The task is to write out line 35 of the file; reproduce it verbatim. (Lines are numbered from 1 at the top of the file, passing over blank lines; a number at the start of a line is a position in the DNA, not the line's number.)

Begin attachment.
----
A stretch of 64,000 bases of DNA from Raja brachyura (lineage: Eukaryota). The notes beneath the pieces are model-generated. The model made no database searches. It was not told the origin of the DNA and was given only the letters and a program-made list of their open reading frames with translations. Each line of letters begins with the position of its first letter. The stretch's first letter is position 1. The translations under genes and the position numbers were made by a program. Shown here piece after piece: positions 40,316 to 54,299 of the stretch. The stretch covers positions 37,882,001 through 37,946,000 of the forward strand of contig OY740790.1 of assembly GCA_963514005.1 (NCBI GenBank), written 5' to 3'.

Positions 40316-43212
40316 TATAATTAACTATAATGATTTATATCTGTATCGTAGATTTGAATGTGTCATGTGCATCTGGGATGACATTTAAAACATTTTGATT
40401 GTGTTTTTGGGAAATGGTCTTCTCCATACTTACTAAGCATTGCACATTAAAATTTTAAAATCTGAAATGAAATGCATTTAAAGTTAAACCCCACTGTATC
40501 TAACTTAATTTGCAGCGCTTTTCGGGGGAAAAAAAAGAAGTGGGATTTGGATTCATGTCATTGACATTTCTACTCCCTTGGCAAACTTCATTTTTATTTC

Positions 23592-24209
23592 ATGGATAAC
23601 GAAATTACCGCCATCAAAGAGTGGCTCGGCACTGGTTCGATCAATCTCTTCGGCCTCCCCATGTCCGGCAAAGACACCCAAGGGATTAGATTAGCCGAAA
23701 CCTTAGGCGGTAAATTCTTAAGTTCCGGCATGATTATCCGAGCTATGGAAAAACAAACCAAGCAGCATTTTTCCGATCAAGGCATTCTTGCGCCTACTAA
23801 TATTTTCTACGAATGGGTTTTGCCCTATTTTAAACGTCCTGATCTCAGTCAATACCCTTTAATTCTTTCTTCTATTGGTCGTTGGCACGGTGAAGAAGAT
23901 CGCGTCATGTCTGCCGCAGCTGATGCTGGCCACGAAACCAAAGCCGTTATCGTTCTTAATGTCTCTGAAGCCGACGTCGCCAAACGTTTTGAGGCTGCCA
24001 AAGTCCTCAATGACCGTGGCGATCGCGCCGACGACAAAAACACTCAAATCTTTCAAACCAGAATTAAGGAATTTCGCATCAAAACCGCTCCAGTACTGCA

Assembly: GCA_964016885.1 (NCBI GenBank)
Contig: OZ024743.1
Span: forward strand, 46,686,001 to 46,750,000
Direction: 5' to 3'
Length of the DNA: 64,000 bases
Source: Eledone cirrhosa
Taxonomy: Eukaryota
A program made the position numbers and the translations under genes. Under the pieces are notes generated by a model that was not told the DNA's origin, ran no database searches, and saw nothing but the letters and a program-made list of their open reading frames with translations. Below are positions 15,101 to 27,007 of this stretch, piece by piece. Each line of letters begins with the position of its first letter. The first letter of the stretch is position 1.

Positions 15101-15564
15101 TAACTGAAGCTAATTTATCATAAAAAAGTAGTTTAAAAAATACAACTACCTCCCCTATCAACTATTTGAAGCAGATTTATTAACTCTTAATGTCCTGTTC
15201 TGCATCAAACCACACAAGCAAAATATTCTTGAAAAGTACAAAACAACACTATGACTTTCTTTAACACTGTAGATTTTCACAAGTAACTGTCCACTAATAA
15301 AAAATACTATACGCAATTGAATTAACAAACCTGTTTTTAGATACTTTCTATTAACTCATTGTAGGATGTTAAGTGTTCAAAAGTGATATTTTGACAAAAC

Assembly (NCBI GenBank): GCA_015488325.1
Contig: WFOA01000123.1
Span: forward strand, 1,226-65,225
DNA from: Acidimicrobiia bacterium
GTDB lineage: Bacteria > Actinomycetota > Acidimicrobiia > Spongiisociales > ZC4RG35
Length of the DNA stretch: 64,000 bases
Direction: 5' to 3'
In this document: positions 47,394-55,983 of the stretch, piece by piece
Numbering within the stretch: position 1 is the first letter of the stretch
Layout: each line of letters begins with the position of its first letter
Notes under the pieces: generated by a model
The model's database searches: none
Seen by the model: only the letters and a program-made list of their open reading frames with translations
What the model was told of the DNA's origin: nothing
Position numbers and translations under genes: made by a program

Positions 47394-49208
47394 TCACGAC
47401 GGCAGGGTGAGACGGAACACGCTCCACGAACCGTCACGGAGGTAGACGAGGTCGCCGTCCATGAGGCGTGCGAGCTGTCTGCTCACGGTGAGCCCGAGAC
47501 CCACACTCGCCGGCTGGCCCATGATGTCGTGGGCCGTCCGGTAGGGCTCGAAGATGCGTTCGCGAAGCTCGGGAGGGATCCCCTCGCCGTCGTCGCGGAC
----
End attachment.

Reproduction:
Notes under the pieces: generated by a model